Roadkill really bothers me, especially when it’s a squirrel like the one I just saw. I like squirrels. They’re cute and playful and fun to watch. Yes, they also get into my birdseed and bury nuts in my flowerbeds, but I forgive them their natural instincts. Lying in the road injured and half dead as unsympathetic cars hurry by is an apt metaphor for the often hectic pace of modern life. We are overtaxed and overburdened, so we needfully filter out some “unessentials.” Of course, the list of what is unessential continues to grow. While I don’t expect motorists to stop their cars and nurse an injured squirrel, I wonder how many of them at least felt some sympathy for its plight?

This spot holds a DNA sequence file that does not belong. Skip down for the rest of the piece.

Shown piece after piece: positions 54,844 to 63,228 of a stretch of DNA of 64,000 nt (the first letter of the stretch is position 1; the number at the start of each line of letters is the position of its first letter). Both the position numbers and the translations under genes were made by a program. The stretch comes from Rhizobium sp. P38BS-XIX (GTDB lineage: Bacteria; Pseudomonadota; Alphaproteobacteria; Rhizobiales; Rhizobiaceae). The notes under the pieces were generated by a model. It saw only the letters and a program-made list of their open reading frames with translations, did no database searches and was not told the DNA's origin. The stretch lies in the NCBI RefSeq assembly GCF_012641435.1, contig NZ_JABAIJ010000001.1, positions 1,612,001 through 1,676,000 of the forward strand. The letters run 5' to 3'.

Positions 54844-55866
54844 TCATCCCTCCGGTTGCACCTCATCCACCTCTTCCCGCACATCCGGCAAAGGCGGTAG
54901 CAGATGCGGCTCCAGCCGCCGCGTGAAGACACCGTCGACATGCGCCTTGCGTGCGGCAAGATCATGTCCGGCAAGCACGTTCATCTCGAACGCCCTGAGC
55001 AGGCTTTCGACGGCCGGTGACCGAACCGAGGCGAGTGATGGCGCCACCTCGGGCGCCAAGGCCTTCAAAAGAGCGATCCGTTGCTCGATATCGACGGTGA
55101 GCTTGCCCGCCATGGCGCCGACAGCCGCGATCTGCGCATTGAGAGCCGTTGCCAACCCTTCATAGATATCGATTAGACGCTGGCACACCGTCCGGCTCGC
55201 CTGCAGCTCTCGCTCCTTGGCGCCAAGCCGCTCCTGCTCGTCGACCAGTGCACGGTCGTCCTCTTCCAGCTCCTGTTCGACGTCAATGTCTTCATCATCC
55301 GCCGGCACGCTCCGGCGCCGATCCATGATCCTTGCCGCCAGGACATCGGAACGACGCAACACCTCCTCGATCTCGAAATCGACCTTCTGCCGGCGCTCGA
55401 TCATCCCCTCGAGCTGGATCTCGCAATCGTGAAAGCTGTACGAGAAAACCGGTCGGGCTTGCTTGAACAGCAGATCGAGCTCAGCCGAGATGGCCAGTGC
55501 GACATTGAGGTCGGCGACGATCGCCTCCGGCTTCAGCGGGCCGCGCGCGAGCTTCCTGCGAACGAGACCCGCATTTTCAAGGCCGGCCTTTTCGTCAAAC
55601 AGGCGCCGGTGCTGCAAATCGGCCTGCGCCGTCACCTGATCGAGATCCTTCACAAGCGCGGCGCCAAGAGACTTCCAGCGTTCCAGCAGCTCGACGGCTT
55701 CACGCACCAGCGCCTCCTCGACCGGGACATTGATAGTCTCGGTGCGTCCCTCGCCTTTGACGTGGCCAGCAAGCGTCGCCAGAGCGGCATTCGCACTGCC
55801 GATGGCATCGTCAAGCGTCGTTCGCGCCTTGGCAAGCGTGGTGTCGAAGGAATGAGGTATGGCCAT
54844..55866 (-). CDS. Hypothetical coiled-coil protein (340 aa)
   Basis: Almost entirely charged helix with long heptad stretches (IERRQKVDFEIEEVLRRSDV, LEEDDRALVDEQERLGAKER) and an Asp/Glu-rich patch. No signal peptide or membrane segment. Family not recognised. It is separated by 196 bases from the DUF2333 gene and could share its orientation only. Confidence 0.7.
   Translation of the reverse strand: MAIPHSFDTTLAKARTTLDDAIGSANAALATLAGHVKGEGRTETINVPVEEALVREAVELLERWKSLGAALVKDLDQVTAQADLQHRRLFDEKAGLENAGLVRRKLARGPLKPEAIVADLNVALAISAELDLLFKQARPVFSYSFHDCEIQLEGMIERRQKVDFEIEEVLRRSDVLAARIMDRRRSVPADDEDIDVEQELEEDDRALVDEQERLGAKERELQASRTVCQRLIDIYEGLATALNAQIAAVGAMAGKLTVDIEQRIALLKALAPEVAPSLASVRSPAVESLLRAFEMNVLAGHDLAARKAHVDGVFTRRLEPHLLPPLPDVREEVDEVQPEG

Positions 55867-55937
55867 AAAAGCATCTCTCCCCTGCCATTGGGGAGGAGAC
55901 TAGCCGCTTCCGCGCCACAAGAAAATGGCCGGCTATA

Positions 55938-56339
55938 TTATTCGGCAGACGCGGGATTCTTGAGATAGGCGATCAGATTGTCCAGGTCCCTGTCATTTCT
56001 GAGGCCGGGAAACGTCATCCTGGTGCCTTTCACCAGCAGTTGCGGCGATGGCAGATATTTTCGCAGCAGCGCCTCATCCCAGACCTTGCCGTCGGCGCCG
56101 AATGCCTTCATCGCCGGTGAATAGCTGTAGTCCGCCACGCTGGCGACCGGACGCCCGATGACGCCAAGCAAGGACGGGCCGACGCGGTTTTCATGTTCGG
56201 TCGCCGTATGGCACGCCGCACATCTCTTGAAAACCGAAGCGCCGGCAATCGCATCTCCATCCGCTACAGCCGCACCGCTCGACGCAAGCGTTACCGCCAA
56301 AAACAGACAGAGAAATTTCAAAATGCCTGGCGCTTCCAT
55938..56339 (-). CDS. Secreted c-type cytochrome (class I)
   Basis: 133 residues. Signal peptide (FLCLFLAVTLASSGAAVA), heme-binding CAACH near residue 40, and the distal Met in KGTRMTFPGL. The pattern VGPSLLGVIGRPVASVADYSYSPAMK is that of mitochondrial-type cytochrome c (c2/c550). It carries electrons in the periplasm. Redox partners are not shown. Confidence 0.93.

I saw a scene on The Waltons a few weeks back wherein Elizabeth finds a bird that has fallen from its nest and goes to the trouble of putting it back (apparently, it’s not true that the parents will reject it – unless it is injured.

Nature is often practical if not cruel). Were Elizabeth living in today’s world, she would likely be too busy texting as she scurried along Walton’s Mountain, oblivious to her surroundings and the stupid bird. I know, times have changed and I’m starting to sound my age, but I do often wish life were simpler. As much as I love some aspects of modern technology (I’m sitting outside – in nature – typing this on my laptop), there has to be some balance (for me, this is partially accomplished by not subscribing to cable or broadcast television. Excess hours I’d be tempted to lazily squander on silly reality shows are spent reading instead).